Future-Forward: Innovations for a world that does not yet exist

What Doesn’t Bend Breaks: Building with Whole Trees

Debating building materials for a new house? A whole, unmilled tree can support 50 percent more weight than the largest piece of lumber milled from the same tree, and also sequesters carbon. Architect Roald Gundersen shapes live small-diameter trees– passed over by loggers as too small- into gorgeous building frames. A combination of arched trees and trunks of larger trees felled by wind, disease or insects provide naturally strong housing structures, claims Gunther and his business partner Amelia Baxter.

Pulling small trees from a high-density forest allows remaining trees and undergrowth to receive more light, air and nutrients. Their firm, Whole Tree Architecture and Construction, works in coordination with a USDA-supported community forest project that sustainably harvests lumber, firewood, herbs and mushrooms and manages a living inventory of the area.

Why synthetically design when nature already provides the answers? The strength and flexibility of tree crooks and arches “have been time-tested by environmental conditions for 200 million years”, Gunther states. Whole Trees can keep construction costs as low as $100 a square foot, and the resources used are renewable, with careful stewardship of surrounding forests.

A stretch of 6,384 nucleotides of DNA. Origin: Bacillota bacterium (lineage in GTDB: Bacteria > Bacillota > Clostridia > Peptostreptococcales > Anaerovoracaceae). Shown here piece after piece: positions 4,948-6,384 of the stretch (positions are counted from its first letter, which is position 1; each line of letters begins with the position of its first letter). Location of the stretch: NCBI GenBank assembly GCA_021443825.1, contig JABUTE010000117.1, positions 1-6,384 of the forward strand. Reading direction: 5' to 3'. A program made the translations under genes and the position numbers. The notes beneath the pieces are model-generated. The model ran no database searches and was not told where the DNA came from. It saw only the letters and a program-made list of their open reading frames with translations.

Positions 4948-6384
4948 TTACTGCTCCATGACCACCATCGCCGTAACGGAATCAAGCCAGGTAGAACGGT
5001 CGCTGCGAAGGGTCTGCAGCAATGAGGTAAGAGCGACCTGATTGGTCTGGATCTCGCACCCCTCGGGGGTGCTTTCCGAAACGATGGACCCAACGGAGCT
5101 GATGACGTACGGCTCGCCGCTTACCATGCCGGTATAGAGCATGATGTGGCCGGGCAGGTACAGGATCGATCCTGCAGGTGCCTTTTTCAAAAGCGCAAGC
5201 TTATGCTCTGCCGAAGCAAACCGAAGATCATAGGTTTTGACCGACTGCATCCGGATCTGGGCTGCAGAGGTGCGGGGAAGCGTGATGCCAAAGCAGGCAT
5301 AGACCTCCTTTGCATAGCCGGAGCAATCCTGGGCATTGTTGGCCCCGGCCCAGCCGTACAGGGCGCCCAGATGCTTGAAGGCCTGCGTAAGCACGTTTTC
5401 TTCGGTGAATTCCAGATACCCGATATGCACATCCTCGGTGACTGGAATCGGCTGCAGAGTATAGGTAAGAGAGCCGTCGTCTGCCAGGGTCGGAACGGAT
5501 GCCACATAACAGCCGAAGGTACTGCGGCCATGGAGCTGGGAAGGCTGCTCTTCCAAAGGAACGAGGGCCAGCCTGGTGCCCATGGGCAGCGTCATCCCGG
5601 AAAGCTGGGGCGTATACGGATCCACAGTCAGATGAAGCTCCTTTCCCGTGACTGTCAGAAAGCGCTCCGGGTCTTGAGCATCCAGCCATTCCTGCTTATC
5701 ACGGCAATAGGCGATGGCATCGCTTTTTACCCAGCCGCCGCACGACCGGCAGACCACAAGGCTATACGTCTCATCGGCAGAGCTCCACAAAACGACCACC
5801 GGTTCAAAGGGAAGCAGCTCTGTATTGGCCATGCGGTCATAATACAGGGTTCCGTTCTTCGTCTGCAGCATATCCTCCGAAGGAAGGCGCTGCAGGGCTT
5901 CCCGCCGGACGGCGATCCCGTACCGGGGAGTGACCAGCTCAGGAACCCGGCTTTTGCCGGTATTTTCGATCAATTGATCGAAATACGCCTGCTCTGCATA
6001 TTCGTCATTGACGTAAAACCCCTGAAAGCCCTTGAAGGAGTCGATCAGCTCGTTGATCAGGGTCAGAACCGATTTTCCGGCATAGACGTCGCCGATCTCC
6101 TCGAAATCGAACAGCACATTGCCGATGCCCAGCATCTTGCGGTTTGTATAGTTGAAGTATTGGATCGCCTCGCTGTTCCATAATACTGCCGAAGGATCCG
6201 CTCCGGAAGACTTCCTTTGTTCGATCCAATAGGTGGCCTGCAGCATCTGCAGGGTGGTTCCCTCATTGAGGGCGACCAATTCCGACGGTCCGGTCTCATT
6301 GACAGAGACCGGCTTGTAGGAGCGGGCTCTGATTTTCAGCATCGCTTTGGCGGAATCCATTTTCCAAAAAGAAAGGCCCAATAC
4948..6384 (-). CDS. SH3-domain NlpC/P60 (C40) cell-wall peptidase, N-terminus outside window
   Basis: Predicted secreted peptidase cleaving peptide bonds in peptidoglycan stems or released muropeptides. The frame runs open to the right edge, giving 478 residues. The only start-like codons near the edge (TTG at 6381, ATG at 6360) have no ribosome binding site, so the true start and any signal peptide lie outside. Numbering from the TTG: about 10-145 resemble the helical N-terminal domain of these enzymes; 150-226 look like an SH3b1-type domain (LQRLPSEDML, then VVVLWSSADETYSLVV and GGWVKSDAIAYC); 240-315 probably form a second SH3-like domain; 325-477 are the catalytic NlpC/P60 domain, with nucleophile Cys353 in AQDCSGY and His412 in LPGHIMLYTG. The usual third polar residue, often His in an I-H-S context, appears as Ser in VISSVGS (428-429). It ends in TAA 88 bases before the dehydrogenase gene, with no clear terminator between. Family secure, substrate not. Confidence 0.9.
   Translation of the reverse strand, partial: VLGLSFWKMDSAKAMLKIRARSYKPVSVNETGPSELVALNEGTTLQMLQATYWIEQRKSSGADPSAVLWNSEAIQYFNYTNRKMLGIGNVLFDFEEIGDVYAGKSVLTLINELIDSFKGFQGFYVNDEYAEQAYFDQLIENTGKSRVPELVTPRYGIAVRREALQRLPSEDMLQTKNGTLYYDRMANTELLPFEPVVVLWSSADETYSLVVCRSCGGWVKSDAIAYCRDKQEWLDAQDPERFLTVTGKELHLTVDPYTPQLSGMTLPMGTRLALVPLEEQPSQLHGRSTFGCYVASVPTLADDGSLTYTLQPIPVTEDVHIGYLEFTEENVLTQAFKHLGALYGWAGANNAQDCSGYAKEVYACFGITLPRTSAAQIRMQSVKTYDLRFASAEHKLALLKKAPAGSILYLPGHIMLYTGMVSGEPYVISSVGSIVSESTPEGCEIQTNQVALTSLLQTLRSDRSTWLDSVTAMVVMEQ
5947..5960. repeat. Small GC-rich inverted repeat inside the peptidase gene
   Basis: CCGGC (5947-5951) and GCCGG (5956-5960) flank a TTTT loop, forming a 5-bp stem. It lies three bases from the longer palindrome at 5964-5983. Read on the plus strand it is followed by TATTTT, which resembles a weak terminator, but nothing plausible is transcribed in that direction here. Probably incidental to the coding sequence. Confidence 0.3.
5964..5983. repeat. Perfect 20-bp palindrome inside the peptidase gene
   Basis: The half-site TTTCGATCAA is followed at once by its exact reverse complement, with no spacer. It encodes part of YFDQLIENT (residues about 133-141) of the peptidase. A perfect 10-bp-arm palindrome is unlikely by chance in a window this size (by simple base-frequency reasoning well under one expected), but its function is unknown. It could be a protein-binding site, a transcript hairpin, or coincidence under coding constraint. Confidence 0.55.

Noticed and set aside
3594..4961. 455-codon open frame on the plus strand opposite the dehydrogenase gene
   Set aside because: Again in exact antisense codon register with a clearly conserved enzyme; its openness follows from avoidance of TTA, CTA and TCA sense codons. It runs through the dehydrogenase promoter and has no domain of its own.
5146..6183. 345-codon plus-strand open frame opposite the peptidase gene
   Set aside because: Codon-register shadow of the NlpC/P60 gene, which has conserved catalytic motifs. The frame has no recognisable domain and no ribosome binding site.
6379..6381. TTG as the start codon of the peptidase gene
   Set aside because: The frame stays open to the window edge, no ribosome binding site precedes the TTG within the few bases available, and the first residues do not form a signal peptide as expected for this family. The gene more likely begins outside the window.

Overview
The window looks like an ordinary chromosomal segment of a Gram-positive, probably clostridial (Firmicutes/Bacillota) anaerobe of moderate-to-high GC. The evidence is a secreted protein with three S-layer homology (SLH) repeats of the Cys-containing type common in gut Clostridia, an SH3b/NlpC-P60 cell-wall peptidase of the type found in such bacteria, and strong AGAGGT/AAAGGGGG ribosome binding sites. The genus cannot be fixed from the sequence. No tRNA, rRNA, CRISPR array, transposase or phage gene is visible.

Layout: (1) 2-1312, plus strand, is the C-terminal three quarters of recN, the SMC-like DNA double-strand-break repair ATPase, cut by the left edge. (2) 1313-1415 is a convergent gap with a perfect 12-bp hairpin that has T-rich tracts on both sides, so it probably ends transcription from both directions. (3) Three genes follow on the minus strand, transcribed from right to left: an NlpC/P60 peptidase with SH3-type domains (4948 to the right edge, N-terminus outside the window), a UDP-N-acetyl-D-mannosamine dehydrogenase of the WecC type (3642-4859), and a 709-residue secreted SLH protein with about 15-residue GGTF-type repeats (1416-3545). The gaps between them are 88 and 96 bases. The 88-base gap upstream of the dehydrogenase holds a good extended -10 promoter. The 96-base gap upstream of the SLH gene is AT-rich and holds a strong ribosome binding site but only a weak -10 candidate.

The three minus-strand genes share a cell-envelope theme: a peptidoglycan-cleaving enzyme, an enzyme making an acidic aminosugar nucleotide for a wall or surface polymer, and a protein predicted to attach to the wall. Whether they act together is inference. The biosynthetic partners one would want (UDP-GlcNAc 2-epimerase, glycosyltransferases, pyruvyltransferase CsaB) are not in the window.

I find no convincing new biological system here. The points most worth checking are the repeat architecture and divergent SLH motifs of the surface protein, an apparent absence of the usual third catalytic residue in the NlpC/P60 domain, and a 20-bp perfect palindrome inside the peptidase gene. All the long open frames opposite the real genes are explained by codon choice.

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2 comments on “What Doesn’t Bend Breaks: Building with Whole Trees

  1. mumpulsorkmak
    December 11, 2009

    Oh my god loved reading your post. I added your rss to my blogreader.

    • molldoyle
      December 28, 2009

      Thanks Jaime- I post sporadically but glad you enjoy what does appear here 🙂

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